A reminder that the Prop 8 campaign Brendan Eich supported was odious
In the torrent of debate flowing about Brendan Eich’s resignation from Mozilla because of his support of an anti-gay rights ballot proposition (our contribution is here), not much attention has been paid to the character of the campaign his money helped finance.
It’s proper to revisit that campaign, which established a new standard for odious political advertising. That’s a real achievement, given the deceitful nature of most of the TV campaigns for and against California ballot propositions.
Over at Slate, Mark Joseph Stern has compiled a remembrance, with videos, of the Proposition 8 campaign to which Eich donated $1,000. As Stern observes, the focus of the campaign was on the effect of gay marriage on children. (Recall that Prop 8 overturned a California court ruling legalizing gay marriage and wrote a gay marriage prohibition into the state constitution, so a “yes” vote was anti-gay marriage.)
More contemptably, several of the commercials suggested that legal gay marriage would “confuse” children who would have to be taught about it in school. One depicts a schoolteacher fretting to his principal about the mandate that he’ll have to introduce the concept in the classroom: “Just don’t call it marriage, and confuse a kid with a social dynamic that they can’t possibly understand.”
That ad, by the way, spelled out another theme of the campaign, that the failure of Proposition 8 would introduce a new level of government coercion. The teacher ad came complete with ominous music as the principal explained that “our hands are tied here.”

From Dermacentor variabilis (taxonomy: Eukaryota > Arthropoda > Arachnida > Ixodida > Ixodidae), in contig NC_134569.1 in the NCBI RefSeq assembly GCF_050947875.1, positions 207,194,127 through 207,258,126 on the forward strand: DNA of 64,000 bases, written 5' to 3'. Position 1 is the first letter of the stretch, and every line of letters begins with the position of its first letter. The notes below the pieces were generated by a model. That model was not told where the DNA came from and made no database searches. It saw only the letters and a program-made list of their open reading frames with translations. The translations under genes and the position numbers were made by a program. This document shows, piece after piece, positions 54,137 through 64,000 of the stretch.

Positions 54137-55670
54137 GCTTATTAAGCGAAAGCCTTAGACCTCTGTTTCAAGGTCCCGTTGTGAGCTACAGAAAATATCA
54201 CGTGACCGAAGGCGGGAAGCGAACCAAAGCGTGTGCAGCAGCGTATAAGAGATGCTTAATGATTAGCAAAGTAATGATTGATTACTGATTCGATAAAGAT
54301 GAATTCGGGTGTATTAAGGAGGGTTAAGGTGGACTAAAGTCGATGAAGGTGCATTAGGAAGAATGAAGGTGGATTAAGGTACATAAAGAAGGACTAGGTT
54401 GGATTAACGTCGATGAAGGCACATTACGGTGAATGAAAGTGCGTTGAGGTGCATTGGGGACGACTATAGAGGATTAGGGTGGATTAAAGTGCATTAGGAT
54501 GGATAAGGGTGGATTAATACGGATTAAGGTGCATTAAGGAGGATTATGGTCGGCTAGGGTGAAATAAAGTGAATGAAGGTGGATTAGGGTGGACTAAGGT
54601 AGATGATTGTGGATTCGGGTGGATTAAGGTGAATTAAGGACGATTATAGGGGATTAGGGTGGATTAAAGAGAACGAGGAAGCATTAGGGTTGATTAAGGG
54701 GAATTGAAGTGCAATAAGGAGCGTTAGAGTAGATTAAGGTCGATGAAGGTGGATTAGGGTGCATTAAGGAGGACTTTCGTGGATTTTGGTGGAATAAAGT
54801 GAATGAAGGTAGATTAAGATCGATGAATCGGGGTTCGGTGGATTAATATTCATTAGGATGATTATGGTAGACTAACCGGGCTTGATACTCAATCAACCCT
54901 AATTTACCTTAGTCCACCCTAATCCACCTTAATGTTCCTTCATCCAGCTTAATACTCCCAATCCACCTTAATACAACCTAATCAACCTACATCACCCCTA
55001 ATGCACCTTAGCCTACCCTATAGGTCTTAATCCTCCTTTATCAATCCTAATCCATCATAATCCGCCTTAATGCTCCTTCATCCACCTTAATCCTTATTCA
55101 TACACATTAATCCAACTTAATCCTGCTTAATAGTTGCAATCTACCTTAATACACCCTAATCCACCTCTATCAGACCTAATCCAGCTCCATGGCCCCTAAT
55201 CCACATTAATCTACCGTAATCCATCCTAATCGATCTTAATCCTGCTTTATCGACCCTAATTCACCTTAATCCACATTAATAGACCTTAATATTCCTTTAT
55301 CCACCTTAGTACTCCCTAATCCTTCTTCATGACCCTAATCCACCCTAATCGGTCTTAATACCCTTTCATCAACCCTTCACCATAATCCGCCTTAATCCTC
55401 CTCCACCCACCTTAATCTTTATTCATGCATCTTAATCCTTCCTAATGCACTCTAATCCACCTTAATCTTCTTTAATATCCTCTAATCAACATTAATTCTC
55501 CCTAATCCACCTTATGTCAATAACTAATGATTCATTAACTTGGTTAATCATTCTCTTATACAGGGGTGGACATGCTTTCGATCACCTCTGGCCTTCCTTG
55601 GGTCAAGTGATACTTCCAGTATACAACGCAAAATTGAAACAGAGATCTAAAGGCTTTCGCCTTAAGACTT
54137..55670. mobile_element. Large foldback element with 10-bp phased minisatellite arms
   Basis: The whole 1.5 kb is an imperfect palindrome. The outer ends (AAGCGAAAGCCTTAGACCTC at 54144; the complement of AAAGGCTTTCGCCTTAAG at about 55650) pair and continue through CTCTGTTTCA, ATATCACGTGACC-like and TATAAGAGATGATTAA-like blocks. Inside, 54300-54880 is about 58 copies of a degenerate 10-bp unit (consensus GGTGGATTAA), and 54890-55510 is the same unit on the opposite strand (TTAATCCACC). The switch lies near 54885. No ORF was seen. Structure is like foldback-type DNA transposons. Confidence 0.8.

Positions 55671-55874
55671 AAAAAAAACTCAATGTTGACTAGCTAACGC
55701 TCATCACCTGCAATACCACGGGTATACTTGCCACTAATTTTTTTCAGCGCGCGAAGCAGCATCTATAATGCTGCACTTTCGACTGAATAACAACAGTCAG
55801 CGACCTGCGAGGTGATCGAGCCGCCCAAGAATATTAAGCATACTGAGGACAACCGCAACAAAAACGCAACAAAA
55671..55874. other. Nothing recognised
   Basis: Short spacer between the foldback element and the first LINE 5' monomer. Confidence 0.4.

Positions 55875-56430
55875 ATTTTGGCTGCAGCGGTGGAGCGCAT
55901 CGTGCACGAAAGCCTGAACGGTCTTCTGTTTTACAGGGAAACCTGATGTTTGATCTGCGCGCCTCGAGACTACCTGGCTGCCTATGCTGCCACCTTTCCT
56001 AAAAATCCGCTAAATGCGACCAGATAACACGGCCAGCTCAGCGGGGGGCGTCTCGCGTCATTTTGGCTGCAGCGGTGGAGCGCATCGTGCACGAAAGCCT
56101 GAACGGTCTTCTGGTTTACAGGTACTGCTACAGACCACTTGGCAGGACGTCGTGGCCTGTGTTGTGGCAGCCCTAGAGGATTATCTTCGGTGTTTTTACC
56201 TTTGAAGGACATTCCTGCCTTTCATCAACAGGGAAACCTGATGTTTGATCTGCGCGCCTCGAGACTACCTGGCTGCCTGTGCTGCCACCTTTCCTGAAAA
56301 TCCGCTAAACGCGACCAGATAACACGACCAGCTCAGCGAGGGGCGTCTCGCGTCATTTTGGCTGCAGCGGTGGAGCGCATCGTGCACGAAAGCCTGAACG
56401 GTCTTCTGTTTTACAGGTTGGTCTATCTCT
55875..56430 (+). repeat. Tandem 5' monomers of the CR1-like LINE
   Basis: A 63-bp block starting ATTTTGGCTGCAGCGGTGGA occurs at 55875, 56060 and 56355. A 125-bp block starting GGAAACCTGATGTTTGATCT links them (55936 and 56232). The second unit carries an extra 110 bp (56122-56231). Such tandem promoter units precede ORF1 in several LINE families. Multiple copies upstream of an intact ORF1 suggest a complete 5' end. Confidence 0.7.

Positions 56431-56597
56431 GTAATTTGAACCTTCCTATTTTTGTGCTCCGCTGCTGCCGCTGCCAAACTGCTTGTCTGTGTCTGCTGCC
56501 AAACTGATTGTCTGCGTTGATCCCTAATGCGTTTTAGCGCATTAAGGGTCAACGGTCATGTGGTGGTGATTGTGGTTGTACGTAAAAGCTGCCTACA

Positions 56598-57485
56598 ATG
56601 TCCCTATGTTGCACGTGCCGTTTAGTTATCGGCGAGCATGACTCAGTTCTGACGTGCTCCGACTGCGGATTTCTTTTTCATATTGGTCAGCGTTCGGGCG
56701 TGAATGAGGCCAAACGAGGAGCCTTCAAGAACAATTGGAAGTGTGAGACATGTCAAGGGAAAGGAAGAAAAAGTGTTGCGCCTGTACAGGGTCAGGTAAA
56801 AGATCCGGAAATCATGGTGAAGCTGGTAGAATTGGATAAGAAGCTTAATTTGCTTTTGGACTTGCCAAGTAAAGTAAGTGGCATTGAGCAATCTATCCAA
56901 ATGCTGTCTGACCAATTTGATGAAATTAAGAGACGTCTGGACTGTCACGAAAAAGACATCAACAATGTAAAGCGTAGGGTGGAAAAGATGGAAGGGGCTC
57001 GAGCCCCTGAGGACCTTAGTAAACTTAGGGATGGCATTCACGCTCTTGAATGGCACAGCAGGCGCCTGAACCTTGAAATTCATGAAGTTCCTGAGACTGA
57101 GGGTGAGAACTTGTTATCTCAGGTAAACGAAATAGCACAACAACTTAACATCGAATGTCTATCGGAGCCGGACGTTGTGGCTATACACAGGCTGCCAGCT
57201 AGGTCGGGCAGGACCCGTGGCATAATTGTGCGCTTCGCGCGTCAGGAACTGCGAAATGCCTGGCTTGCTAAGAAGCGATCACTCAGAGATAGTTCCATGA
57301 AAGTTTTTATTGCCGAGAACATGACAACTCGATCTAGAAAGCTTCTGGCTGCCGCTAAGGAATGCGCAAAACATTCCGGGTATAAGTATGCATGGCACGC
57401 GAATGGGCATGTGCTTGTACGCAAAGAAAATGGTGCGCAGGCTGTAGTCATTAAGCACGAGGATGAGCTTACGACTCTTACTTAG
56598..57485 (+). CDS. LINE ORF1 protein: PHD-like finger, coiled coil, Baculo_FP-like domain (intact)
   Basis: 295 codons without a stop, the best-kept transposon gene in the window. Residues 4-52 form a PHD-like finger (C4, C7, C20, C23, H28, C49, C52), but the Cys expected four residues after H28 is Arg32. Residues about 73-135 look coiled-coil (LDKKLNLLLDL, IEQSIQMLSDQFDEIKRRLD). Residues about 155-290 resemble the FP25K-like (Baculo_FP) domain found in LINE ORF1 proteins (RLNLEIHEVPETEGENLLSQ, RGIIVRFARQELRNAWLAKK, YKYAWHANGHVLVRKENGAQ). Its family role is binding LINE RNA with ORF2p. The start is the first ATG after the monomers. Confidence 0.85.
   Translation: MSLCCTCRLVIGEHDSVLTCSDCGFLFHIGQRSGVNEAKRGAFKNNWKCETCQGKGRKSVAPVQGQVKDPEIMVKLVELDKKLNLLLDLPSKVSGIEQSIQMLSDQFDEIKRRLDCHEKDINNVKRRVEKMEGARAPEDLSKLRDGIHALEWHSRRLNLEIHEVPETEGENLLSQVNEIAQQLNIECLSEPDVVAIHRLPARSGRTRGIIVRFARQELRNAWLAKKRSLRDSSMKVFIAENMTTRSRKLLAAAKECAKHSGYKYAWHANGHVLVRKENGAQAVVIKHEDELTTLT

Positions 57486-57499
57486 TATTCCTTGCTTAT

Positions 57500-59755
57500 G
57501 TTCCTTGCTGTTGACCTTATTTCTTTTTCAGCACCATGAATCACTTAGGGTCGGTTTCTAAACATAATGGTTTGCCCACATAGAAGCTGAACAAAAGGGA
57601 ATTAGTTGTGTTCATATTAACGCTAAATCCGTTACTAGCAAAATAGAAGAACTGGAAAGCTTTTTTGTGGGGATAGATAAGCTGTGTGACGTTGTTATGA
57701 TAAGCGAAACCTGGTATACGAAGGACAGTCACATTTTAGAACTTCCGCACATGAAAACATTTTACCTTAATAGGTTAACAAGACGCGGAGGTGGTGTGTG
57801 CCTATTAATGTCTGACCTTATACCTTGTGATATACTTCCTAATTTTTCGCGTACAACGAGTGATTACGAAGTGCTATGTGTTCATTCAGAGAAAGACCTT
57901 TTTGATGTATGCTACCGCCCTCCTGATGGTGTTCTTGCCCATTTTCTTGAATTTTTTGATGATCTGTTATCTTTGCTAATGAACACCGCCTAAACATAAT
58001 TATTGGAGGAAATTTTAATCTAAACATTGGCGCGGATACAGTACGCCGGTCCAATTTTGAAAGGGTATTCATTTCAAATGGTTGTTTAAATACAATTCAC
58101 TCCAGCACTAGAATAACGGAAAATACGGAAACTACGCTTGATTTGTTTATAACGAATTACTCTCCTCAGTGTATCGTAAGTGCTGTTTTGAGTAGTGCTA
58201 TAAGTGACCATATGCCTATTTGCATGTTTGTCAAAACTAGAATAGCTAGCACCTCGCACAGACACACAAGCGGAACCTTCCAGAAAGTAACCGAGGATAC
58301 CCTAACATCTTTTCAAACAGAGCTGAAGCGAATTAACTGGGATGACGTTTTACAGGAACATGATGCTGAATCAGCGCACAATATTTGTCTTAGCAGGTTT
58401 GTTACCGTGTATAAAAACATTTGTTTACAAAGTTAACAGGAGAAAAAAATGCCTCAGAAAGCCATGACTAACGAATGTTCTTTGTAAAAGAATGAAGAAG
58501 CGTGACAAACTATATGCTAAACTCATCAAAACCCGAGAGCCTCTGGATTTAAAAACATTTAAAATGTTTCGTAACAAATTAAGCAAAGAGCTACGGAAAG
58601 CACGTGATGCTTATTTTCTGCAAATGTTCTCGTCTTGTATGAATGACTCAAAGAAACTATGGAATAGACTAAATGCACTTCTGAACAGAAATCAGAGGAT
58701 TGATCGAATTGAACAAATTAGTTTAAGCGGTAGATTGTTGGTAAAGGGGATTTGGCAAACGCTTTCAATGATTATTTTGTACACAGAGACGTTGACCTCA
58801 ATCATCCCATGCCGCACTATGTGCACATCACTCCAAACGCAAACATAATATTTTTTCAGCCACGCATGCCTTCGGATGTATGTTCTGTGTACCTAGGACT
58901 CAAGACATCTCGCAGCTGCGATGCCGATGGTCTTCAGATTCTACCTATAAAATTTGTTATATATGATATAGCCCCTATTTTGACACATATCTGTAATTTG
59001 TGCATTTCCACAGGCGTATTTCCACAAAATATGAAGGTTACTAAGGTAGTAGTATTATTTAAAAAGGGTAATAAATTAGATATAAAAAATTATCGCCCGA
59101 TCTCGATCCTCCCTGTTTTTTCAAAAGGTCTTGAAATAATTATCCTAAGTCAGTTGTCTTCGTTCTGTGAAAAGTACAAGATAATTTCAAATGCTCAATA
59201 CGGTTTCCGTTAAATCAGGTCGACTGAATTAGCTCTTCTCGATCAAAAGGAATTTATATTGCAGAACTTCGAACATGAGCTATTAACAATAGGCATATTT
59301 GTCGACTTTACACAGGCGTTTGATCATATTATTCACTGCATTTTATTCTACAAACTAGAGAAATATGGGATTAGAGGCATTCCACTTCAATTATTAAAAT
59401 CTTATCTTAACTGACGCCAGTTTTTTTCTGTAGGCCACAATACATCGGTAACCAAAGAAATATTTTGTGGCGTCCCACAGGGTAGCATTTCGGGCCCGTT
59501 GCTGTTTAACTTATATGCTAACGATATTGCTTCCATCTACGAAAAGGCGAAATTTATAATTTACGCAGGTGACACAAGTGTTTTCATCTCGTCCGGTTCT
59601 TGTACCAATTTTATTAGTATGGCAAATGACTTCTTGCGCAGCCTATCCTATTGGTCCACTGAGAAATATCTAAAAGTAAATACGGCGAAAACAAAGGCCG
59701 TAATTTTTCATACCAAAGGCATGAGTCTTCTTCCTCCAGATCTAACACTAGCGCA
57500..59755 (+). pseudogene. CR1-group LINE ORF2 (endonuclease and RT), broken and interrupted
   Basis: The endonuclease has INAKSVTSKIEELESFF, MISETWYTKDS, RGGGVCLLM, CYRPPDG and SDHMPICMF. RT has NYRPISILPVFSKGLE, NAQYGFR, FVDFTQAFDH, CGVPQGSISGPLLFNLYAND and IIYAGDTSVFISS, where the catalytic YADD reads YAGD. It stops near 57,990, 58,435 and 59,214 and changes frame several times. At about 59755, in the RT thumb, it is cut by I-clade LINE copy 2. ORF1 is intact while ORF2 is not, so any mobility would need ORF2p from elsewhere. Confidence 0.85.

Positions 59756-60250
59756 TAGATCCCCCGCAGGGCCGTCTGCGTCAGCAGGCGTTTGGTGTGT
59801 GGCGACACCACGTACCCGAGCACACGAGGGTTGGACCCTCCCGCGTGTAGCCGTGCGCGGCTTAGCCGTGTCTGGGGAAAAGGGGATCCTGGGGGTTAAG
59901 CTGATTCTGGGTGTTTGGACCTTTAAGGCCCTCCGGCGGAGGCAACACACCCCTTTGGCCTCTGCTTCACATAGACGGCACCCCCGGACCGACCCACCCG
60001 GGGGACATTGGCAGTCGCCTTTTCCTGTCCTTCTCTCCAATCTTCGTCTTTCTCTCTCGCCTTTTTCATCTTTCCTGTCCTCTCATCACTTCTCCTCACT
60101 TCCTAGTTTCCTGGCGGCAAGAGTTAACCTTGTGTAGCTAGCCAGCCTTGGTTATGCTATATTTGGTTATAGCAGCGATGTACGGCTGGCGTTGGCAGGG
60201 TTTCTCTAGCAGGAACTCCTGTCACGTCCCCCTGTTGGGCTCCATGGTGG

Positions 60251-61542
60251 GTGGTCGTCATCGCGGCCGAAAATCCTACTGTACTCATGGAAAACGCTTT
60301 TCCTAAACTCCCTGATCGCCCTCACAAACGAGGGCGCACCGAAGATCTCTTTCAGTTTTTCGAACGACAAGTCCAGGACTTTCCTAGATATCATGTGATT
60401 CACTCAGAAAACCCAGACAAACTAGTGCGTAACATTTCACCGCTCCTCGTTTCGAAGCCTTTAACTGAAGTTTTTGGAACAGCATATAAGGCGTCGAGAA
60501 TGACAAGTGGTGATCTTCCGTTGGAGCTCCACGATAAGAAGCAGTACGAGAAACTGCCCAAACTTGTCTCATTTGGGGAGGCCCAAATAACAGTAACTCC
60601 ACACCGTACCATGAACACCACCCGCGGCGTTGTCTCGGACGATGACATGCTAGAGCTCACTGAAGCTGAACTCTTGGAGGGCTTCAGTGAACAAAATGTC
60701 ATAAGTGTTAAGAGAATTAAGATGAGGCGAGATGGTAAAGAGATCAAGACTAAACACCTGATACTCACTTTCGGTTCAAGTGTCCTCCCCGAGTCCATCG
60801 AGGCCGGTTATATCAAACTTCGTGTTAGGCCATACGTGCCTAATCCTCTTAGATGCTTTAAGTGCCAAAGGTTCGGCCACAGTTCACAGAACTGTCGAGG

Another ad featured a little girl interrogating her gay fathers about where babies come from if not from a mommy and a daddy, as they shift uncomfortably in their seats trying to conjure up an answer. A third ad featured Pepperdine University law professor Richard Peterson warning that “second graders” would have to be taught that “boys could marry boys.” (Pepperdine objected to being named in the ad, but the sponsors refused to remove the identification.)
As Stern observes, “The campaign’s strategy was to debase gay families as deviant and unhealthy while insinuating that gay people are engaged in a full-scale campaign to convert children to their cause.”
This is the campaign to which Eich contributed. It’s proper to note that his two donations of $500 each came on Oct. 25 and 28, days before the Nov. 4 vote and well after the style of the TV campaign was established.
That’s just one of the sidelights of the Brendan Eich affair that’s worth pondering. Another point is that it’s not necessarily correct to state that the ballot results demonstrate that “a majority of Californians” shared Eich’s anti-gay marriage position in 2008, and therefore that he’s being ousted for holding a mainstream view in 2008.
Proposition 8 passed 52%-48%, supported by 7 million voters out of the 23.2 million Californians eligible to vote. That means 30% of eligible voters backed the measure. Make of those figures what you will, but exit polls at the time indicated that the turnout in support of Prop 8 was spurred in part by exhortations from the pulpits of many churches, not least the Mormon Church, which played a heavy role in turning out Proposition 8 canvassers and donors.
In any event, Eich did more than harbor this viewpoint. He backed it with money, and he has not given any indication that he regrets doing so.